Single Barrel vs Double Barrel

Single Barrel vs Double Barrel. What’s the difference? 

There’s a lot of debate surrounding the topic of single barrel vs double barrel whiskey. If you’re curious about their differences and which is best for your taste, then this article is just what you need.

Here we’ll explore how single and double barrel whiskeys differ in terms of taste, process, and price. We’ll also look at why each type of whiskey has its own unique flavour profile and discuss whether single or double barrel ageing makes a difference when it comes to quality. With this knowledge in hand, you’ll be able to make an informed decision on which kind of whiskey is right for you.

Before we get stuck in, this article will focus on whisk(e)y from America. This is because ‘single barrel’ or ‘double barrel’ are terms generally associated with the United States.

Illustration of whisky barrels used to make single barrel whisky

What does single barrel mean?

Single-barrel whiskey is a premium type of whiskey which has been aged in a single oak barrel. The whiskey will have taken on all of the flavour notes from the wood and internal charring, becoming imbued with the barrel’s unique characteristics. It is then bottled directly, without being stored in a second barrel or mixed with other whiskeys from any other barrels. Generally, single barrel whiskeys are a high-proof percentage.

For context, most distilleries make their standard bottles by blending whiskeys of differing colours, tastes and ages from a large number of barrels. At scale, this blending allows them to create uniformity in colour and taste. Comparatively, single barrel whiskey isn’t mixed, therefore is unique to the barrel selected.

As you may have seen, single barrel whiskey is typically more expensive than a distillery’s core range. This is due to the rarity and quality demonstrated by a particular barrel which is often hand-selected by a master distiller for its unique characteristics. The criteria for selection is dependent on the distillery, however, single barrel whiskeys typically possess exemplary qualities that the distiller deems particularly special.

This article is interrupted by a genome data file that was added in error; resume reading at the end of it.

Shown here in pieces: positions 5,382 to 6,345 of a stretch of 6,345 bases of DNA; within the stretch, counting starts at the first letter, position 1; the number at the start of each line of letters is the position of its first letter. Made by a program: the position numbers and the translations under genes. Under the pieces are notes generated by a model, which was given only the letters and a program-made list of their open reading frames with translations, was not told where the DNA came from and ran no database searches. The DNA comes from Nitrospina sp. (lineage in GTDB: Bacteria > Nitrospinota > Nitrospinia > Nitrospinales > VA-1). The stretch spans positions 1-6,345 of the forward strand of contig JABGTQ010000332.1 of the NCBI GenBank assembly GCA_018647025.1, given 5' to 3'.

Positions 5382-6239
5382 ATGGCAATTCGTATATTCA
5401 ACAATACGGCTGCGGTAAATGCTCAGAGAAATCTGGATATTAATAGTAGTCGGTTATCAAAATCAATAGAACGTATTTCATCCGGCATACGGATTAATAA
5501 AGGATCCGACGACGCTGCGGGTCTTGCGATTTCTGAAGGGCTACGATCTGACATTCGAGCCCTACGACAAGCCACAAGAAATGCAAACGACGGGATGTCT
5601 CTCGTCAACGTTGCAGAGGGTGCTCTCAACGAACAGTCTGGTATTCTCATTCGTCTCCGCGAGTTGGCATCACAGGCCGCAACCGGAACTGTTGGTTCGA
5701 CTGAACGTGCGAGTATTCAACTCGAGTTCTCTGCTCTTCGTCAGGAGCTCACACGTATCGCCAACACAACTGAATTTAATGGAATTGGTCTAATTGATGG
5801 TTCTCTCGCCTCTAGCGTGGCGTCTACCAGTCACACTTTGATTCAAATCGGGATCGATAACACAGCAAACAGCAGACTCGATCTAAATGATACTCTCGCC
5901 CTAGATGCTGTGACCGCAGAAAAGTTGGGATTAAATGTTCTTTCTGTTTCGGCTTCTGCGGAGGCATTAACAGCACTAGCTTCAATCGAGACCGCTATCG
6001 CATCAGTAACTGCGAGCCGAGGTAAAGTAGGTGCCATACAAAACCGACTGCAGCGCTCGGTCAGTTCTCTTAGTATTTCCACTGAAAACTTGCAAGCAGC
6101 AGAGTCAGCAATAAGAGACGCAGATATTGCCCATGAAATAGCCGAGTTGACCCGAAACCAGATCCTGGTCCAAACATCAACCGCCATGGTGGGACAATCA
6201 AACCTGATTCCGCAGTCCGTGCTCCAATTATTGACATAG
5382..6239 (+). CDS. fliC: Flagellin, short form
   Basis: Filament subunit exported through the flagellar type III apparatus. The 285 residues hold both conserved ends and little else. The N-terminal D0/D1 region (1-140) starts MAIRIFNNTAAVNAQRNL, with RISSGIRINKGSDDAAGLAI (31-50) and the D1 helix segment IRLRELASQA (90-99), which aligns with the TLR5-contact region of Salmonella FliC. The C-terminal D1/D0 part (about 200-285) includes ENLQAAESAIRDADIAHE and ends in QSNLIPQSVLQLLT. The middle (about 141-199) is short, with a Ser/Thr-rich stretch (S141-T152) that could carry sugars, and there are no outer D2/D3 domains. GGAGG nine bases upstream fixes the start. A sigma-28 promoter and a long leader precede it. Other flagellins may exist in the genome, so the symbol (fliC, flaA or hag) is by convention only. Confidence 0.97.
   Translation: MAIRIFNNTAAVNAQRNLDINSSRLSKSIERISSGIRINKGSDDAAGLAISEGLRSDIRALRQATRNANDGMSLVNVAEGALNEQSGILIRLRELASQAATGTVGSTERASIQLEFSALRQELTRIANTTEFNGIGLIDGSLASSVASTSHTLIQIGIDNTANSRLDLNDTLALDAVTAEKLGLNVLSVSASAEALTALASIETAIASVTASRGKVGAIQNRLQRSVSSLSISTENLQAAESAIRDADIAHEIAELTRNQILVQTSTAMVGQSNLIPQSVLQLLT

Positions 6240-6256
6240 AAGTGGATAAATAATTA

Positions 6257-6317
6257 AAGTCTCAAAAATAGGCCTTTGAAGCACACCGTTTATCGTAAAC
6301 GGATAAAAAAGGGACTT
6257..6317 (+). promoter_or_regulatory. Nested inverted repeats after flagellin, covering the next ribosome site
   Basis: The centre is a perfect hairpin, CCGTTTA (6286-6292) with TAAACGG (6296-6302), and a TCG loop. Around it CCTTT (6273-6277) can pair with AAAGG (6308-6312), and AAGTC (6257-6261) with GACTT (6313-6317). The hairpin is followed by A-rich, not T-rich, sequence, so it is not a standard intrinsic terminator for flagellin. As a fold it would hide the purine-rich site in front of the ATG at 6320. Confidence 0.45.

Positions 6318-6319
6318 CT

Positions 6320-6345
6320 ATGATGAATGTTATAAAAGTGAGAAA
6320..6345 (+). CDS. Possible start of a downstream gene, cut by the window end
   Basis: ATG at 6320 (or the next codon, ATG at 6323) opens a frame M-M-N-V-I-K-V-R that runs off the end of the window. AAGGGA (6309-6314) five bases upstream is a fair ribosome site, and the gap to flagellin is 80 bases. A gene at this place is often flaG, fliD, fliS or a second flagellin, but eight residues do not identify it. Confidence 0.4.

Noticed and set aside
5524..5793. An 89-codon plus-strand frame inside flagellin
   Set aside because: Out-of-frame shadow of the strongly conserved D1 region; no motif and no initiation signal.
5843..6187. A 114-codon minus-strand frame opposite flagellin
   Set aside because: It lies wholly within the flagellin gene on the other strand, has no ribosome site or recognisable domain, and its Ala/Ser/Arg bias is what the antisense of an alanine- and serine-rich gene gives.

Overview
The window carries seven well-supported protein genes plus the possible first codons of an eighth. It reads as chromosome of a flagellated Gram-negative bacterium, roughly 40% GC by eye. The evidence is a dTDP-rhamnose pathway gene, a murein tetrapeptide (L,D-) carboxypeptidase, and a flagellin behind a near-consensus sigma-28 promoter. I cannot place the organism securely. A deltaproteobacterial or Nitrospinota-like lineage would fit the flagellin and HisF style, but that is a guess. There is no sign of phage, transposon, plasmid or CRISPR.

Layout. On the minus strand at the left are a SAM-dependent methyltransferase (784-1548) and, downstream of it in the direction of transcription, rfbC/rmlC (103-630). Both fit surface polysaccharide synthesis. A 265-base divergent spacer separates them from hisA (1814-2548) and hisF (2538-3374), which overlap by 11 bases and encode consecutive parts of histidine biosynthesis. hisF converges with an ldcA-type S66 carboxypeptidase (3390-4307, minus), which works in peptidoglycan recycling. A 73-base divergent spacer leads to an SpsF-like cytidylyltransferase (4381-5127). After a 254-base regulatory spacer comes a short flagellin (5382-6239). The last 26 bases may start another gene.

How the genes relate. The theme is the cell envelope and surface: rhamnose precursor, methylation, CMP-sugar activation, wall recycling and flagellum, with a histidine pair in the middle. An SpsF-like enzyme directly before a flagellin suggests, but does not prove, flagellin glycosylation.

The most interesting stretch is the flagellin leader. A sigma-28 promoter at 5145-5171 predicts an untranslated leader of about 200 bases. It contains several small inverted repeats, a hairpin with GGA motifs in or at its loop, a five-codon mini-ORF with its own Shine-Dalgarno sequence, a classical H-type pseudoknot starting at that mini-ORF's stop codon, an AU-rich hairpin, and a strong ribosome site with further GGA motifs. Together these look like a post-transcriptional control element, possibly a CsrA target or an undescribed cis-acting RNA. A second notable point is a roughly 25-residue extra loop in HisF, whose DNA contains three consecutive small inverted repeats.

Because single-barrel whiskey isn’t blended, much less of it can be made from a single barrel, which contributes to its higher cost. Whiskey connoisseurs who look for rare and unique flavours in whiskey are often willing to pay this premium price for single-barrel whiskies.

Illustration of two whiskey barrels explaining the double barrel maturation process

What is double barrel whiskey?

Double barrel whiskey means when a whiskey has been aged in two consecutive barrels and isn’t mixed with any other whiskey from other barrels. Sometimes referred to as ‘finished whiskey’ this term refers to whiskey which was initially stored in one barrel, before being transferred to another. This process can provide much more depth and complexity than single barrel whiskey because it’s exposed to two different types of wood during maturation.

In America, whiskey is invariably matured in new oak barrels. But for double barrel whiskeys, this is only one half of the equation. After maturation, the whiskey is removed and then poured into another barrel of the same or different material. These second barrels can either be new or used, which is where things get super interesting.

Secondary barrels can be;

  • New charred oak barrels
  • Sherry butts
  • Wine casks
  • Port casks
  • Cognac casks
  • Armagnac casks

Depending on the barrel used, the whiskey absorbs another round of flavours and colour in its second phase of maturation. This is what gives double barrel whiskeys their balanced and often more complex flavour profiles, developing secondary notes from the previous alcohol stored.

Naturally, double barrel whiskey tends to be more expensive than single barrel whiskey. This is because of the increased handling, filling, pouring and extended time involved with the production. However, the resultant whiskey is generally more developed, balanced and complex.

Single Barrel vs Double Barrel.

As you’ll have learned above, single barrel whiskey comes from one barrel only and is uniquely selected by master distillers for exemplary flavour. By comparison, double barrel whiskey also comes from a single barrel but is then matured in a second type of cask in a process known as finishing.

Is single barrel better than double barrel?

This depends on your preference. Single barrel whiskey is more unique and has fewer variables, meaning it’s a great choice for whiskey connoisseurs seeking out rare flavours and special characteristics. Double barrel whiskey on the other hand often provides much more complexity due to its second round of maturation, yielding additional flavours from wine, port or sherry cask finishing.

Ultimately, the whiskey you choose will depend on your own individual preference. Whichever whiskey you prefer, single barrel or double barrel whiskey, it’s sure to make for a unique and enjoyable drinking experience.

Happy sipping!

Row of wooden whiskey barrels inside white cellar

Single Barrel vs Double Barrel FAQ’s

What is special about single barrel?